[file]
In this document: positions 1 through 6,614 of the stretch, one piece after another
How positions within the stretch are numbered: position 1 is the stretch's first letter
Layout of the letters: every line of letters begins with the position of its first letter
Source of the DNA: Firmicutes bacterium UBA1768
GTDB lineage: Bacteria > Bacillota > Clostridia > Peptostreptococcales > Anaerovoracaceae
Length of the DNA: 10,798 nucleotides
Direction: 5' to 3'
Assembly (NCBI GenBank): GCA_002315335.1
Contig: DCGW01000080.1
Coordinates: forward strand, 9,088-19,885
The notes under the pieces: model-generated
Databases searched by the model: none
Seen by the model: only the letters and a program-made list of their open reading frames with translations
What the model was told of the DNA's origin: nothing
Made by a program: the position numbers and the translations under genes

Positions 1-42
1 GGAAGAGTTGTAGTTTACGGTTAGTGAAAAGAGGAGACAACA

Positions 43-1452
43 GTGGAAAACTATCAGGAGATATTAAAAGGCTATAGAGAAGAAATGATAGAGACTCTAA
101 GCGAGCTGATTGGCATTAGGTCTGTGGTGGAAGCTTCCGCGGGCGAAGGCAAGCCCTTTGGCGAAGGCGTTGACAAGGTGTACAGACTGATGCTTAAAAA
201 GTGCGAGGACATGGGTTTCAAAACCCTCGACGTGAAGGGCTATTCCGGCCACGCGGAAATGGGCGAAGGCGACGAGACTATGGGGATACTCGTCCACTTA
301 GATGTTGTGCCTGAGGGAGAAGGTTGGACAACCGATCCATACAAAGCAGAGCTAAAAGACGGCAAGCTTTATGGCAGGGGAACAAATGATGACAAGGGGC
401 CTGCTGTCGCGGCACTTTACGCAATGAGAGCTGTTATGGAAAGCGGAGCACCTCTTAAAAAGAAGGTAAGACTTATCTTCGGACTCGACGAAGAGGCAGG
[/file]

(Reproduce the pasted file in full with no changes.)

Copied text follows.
In this document: positions 1 through 6,614 of the stretch, one piece after another
How positions within the stretch are numbered: position 1 is the stretch's first letter
Layout of the letters: every line of letters begins with the position of its first letter
Source of the DNA: Firmicutes bacterium UBA1768
GTDB lineage: Bacteria > Bacillota > Clostridia > Peptostreptococcales > Anaerovoracaceae
Length of the DNA: 10,798 nucleotides
Direction: 5' to 3'
Assembly (NCBI GenBank): GCA_002315335.1
Contig: DCGW01000080.1
Coordinates: forward strand, 9,088-19,885
The notes under the pieces: model-generated
Databases searched by the model: none
Seen by the model: only the letters and a program-made list of their open reading frames with translations
What the model was told of the DNA's origin: nothing
Made by a program: the position numbers and the translations under genes

Positions 1-42
1 GGAAGAGTTGTAGTTTACGGTTAGTGAAAAGAGGAGACAACA

Positions 43-1452
43 GTGGAAAACTATCAGGAGATATTAAAAGGCTATAGAGAAGAAATGATAGAGACTCTAA
101 GCGAGCTGATTGGCATTAGGTCTGTGGTGGAAGCTTCCGCGGGCGAAGGCAAGCCCTTTGGCGAAGGCGTTGACAAGGTGTACAGACTGATGCTTAAAAA
201 GTGCGAGGACATGGGTTTCAAAACCCTCGACGTGAAGGGCTATTCCGGCCACGCGGAAATGGGCGAAGGCGACGAGACTATGGGGATACTCGTCCACTTA
301 GATGTTGTGCCTGAGGGAGAAGGTTGGACAACCGATCCATACAAAGCAGAGCTAAAAGACGGCAAGCTTTATGGCAGGGGAACAAATGATGACAAGGGGC
401 CTGCTGTCGCGGCACTTTACGCAATGAGAGCTGTTATGGAAAGCGGAGCACCTCTTAAAAAGAAGGTAAGACTTATCTTCGGACTCGACGAAGAGGCAGG